Earth Day Fun Facts
Hello everyone! As you may have heard, the world celebrated Earth Day this past Friday, April 22nd. As sort of a late celebration, here are 10 fun facts about the history of the holiday!
The idea to have a day to celebrate the Earth was first conceived by Senator Gaylord Nelson of Wisconsin in 1969. Well, actually, at the time, Senator Nelson just wanted to hold a national teach-in about environmentalism, but it eventually turned into the holiday we now know as Earth Day.
This idea was, unfortunately, sparked by the major January 1969 oil spill that happened off of the coast of Santa Barbara. At the time, it was the largest oil spill to ever be recorded in the US, and it was televised too.
The first Earth Day was held in 1970. It had a pretty awesome turn out of about 20M Americans, which was 10% of the nation’s population at the time.
Earth Day is held on April 22nd every year, but did you know that the date was purposefully chosen? Senator Nelson and his partner, then-grad student Denis Hayes, partly selected the date since it lay between colleges’ spring break and final exams, and at the time, college students were the group most likely to participate in such an event.
Earth Day was celebrated in just the US until 1990. By that point, the campaign began to spread internationally, and that year’s demonstration had around 200M members from 141 different countries.
Earth Day is partly responsible for the creation of the National Oceanic and Atmospheric Administration (NOAA) and the US Environmental Protection Agency (EPA). How cool!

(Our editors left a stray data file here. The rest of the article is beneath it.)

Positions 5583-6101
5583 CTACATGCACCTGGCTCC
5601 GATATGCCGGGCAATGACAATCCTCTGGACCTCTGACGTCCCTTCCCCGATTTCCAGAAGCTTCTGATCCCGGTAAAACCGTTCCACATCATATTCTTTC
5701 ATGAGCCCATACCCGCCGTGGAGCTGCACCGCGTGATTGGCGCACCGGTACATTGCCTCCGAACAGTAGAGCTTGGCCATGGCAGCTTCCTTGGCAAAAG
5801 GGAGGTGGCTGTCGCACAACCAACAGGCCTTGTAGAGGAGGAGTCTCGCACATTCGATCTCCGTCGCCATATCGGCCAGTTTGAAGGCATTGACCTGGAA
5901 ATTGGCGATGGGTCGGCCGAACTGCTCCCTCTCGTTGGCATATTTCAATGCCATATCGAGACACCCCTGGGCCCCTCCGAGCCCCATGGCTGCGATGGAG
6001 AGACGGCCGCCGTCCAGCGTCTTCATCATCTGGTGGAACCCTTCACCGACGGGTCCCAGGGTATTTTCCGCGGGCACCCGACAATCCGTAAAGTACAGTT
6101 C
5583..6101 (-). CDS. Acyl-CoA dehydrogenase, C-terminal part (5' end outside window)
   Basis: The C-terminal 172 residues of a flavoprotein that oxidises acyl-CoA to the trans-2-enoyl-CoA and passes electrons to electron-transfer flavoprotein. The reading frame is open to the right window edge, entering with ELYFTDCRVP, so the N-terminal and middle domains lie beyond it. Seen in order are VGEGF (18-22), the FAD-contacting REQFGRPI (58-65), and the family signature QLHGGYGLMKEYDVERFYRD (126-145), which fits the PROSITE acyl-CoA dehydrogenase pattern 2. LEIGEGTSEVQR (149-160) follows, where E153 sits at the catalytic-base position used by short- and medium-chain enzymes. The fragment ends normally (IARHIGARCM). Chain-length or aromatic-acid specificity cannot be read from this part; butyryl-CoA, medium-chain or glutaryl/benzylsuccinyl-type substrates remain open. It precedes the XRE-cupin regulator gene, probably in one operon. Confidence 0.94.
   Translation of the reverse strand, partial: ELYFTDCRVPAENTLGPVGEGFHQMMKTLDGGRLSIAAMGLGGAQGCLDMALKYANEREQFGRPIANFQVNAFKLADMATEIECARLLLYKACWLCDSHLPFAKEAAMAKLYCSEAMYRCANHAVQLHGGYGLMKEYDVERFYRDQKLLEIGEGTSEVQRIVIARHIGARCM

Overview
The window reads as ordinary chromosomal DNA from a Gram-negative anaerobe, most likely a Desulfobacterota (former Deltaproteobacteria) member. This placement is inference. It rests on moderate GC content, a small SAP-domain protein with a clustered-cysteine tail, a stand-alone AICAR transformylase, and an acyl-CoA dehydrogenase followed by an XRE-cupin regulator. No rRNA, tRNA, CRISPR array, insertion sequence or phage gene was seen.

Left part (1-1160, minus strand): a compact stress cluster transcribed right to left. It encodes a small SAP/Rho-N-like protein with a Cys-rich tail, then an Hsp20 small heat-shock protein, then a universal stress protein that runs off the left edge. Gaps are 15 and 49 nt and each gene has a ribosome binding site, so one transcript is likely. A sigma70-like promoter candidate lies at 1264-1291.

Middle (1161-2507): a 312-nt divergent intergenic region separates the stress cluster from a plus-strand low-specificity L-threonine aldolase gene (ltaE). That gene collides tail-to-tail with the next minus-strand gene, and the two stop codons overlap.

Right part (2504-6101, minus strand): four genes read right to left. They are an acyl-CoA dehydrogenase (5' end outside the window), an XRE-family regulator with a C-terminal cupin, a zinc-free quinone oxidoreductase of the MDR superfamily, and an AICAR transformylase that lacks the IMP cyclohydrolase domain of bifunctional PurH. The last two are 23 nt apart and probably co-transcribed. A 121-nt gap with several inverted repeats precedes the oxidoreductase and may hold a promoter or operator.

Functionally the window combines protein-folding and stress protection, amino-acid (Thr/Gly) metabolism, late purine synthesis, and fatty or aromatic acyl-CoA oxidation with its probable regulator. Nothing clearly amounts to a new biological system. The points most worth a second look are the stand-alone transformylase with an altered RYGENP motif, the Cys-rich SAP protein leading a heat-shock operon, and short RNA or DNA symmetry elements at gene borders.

Every year, Earth Day has a different theme. This year’s theme was “Invest In Our Planet”, which called for people to “act (boldly), innovate (broadly), and implement (equitably),” according to the official Earth Day website.
Did you know that Earth Day has its own theme song? In 2013, Indian poet Abhay Kumar wrote the song “Earth Anthem”. The UN has since had it recorded in all of its official languages. Check out the English version below!
In a 2009 resolution, The UN General Assembly deemed April 22 as “International Mother Earth Day”, but this name has not caught on in the US and a few other countries.
Lastly, about a billion or so people participate in Earth Day every year. If you’re not one of them, please consider joining us in celebrating our beautiful Mother Earth and everything she’s done for us, but more importantly, working to restore her to her original condition.
If you’d like to learn more about Earth Day, check out the official website at https://www.earthday.org/. Until next time, everyone! I hope you had a wonderful Earth Day!